When you make jewellery by hand you’re usually fabricating it. This simply means that you’re making your jewellery directly from metal wire, tubing and sheet rather than making models and molds and then casting with metal grain.
There are at least a couple of dozen categories of tasks involved in jewellery making and well over a hundred pretty standard tools within them. Below you’ll find a quick look at a few of the tools involved in metalsmithing at the beginning, middle and end of making a piece of jewellery: cutting, assembling and finishing your metal.
Jewellery Tools for Cutting Metal
Forming metal often starts with cutting a shape from a sheet of metal. For very thin metal this may be done with snips however, snips can curl, twist and deform the sheet. Most often cutting is done with a jewellers saw and blades. Simple holes are cut in metal with drill bits, by hand or with a motorized tool. Depressions in the surface of the metal are cut with burs or with gravers. Stamping cuts the surface — typically in a decorative pattern — unlike a punch, which merely moves the metal. Files are the first step in finishing metal and come in a range of shapes and cuts from coarse to fine.
Cutting is really a misnomer when it comes to metal. Because of the malleability of metal it typically breaks or chips, rather than cuts depending on what tool is used to cut it. Snips and shears compress the metal to the point where the sheet severs at the place where it is pushed so thin the molecules break apart. Saw blades chip away tiny shards of metal.
Saw blades are available in a range of sizes to suit the type of metal being sawn. Blades are held by clamps at each end of a U-shaped saw frame. The base of the U is adjustable for the length of the blade. Placing the blades teeth down are very important as well as the tension of the blade.
Jewellery Tools for Soldering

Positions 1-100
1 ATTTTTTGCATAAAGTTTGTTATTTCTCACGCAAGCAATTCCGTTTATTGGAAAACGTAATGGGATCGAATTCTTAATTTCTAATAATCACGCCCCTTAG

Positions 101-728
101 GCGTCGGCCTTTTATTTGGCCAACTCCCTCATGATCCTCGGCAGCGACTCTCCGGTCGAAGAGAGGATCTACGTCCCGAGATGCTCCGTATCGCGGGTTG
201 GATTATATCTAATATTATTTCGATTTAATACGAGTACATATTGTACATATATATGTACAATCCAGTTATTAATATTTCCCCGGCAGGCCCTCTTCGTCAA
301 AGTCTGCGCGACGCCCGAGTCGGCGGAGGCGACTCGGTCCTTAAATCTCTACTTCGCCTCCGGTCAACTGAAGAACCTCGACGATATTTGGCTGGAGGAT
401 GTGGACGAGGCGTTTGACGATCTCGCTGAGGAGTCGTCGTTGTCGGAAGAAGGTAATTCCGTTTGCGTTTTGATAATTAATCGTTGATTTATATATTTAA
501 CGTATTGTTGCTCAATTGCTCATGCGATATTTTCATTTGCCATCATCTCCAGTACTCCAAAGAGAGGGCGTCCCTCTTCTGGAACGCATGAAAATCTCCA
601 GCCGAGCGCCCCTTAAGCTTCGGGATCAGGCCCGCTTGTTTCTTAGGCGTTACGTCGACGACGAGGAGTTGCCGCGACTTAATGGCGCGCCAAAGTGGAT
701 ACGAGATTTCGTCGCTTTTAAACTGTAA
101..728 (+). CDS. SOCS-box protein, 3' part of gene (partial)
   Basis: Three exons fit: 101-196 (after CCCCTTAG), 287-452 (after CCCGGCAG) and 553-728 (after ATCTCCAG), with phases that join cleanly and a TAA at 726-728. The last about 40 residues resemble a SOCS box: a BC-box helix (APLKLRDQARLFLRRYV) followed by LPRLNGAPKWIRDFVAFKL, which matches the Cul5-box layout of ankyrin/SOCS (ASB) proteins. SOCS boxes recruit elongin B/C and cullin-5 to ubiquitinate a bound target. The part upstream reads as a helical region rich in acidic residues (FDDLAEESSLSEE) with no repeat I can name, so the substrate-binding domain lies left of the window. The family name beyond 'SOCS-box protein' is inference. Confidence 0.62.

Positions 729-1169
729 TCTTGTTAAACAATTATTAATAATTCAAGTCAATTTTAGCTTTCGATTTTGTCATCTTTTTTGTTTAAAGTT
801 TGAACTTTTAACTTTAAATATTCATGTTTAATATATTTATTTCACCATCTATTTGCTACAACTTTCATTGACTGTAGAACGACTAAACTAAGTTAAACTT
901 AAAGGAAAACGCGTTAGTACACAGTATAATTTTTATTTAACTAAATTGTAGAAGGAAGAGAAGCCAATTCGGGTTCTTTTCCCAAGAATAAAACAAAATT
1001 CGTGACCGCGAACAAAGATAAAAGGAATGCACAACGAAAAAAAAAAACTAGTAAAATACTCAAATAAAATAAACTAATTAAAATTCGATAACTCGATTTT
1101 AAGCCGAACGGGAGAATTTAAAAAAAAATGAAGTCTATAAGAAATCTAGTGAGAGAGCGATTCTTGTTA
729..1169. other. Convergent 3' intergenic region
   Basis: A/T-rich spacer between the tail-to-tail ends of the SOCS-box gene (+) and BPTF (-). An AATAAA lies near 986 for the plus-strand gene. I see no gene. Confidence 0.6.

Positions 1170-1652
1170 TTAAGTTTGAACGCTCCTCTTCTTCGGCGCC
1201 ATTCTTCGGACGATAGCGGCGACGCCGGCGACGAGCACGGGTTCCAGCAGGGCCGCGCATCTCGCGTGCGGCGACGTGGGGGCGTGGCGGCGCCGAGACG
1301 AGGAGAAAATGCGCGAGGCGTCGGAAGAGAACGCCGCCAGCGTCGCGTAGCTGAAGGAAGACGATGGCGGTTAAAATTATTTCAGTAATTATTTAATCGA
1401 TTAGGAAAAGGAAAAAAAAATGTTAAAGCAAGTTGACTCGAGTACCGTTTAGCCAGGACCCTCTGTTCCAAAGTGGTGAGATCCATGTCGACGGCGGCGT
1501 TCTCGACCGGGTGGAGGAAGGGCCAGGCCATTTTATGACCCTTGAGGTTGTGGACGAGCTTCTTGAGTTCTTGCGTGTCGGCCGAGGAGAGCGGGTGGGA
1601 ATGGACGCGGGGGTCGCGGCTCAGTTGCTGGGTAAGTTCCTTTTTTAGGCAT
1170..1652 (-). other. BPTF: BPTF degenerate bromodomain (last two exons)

A torch is a device that mixes fuel (natural gas, propane & acetylene) with air/oxygen to produce intense heat. It is possible to fabricate jewellery using only cold connections such as rivets. However, almost all jewellers use some kind of torch for soldering, texturing (such as granulation and reticulation) and colouring metal. Torches are also used to heat metal for casting.
Torch tips are available in a variety of sizes for different applications. When using a torch you’ll also need supplies such as metal solder, borax flux, pickling solution to remove oxidation caused by the torch, a charcoal block and a third hand (or two) to hold the pieces you’re soldering.
Jewelry Tools for Finishing
The final step in jewellery making is finishing. Finishing may include texturing a surface as well as polishing. Finishing may be done by hand, with sanding and polishing sticks, with a flexible shaft motor tool or with a dedicated polishing machine.
The basic tools for hand finishing include:
Burnisher: a small hand tool with a steel or tungsten carbide tip that is used to push down and polish bezels or burnish (polish by rubbing metal on metal) prongs or other areas on a piece of jewellery.
Sanding buff sticks: flat wood tools fitted with a variety of grits of sandpaper for use in addition to or instead of files. Reusable plastic sanding sticks allow jewellers to replace sandpaper without replacing the stick.